White House: U.S. working with South Korea to protect Olympic athletes, Trump will weigh in on final decision


Apr 26th, 2019 at 5:46AM

White House Press Secretary Sarah Sanders spoke optimistically on Thursday about the plans to send U.S. athletes to the Olympics Winter Games in South Korea early next year, addressing mounting questions over whether or not North Korea's proximity to the event poses a significant security threat. 

Her comments come on the heels of Nikki Haley's admission in an interview on Wednesday that U.S. participation would be “open question” because of recent tension in the area, including a recent test of what North Korean officials claim is the country's most powerful ICBM yet.

“I think those are conversations we’re going to have to have. But what have we always said? We don’t ever fear anything. We live our lives," Haley, who serves as the U.S. Ambassador to the United Nations, said Wednesday. 

"The U.S. looks forward to participating in the Winter Olympics in South Korea," Sanders wrote in a tweet sent on Thursday. "The protection of Americans is our top priority and we are engaged with the South Koreans and other partner nations to secure the venues."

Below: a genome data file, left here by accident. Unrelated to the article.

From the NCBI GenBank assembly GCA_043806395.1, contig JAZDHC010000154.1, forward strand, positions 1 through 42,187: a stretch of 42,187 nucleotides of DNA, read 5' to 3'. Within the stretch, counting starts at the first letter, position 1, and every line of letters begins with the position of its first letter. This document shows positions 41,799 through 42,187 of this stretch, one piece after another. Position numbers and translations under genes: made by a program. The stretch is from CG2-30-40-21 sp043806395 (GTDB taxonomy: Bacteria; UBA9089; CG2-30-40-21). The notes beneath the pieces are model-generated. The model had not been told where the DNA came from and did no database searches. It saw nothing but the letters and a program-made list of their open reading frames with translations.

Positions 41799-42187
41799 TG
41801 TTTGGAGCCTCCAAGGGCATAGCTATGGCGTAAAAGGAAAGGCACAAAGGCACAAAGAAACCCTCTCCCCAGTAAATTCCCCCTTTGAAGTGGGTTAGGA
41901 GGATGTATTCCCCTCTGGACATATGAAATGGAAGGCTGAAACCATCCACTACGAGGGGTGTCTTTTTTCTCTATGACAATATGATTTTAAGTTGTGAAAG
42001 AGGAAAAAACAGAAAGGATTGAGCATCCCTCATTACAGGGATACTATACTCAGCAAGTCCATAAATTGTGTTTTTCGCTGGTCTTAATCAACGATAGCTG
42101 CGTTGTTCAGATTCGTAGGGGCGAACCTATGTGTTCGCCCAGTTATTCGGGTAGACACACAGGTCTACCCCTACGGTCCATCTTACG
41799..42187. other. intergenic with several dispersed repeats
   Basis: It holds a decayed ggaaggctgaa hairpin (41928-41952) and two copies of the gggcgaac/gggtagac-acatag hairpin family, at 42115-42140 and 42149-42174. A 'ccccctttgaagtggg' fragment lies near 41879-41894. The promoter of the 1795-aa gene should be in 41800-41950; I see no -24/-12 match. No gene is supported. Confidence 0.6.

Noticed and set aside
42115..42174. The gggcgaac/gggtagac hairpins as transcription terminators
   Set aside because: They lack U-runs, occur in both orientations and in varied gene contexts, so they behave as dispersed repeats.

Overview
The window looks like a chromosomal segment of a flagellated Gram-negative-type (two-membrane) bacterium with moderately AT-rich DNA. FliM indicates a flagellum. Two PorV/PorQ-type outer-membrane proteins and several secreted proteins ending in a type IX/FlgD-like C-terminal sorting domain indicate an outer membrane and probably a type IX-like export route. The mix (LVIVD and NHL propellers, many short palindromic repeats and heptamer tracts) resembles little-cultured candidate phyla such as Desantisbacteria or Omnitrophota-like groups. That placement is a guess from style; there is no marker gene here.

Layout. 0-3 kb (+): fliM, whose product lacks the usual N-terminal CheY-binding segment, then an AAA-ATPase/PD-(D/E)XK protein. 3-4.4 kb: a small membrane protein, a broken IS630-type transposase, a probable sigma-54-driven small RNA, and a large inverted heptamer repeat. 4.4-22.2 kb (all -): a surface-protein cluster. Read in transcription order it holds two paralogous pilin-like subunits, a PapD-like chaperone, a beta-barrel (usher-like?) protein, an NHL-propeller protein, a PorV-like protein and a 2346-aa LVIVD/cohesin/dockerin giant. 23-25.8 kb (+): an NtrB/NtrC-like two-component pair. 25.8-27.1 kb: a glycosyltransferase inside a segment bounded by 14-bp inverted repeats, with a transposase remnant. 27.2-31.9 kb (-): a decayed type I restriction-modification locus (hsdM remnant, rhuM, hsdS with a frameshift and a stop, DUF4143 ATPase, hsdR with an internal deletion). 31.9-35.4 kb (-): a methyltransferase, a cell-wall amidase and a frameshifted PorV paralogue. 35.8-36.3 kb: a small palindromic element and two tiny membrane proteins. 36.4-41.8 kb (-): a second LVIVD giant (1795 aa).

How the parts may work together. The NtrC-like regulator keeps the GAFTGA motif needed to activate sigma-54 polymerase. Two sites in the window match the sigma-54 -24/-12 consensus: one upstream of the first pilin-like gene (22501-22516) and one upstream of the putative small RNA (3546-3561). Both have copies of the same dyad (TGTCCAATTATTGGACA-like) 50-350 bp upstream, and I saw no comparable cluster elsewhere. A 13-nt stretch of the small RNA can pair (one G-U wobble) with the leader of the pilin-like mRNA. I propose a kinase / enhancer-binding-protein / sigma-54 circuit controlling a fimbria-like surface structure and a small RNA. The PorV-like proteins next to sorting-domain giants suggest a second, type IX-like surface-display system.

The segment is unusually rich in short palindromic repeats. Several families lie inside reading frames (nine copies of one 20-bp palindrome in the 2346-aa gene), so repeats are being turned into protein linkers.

When asked at the regular White House press briefing about the issue, Sanders said "no official decision has been made" about participation and the decision would come closer to the games' start date in early February.

Sanders also noted that President Donald Trump would "certainly weigh in" on the final decision, which would be reached with the participation of multiple government agencies after addressing security threats to athletes on the ground. 

The United States sent more than 200 athletes to the last Winter Olympic games in Sochi, Russia in 2014.

The 2018 Olympics are set to kick off on February 9 in PyeongChang, which lies roughly 50 miles from border with North Korea.

The United States and South Korea have been engaged in joint military drills this week amid rising tensions in the region. Those exercises come a week after North Korea tested its most powerful ICBM to date, which officials from the country claim is powerful enough to reach U.S. soil.

North Korea's foreign ministry have said that the drills and "confrontational warmongering" has made war inevitable -- but those same officials have been known for using strong rhetoric in the past. 

(Reuters contributed to this report)

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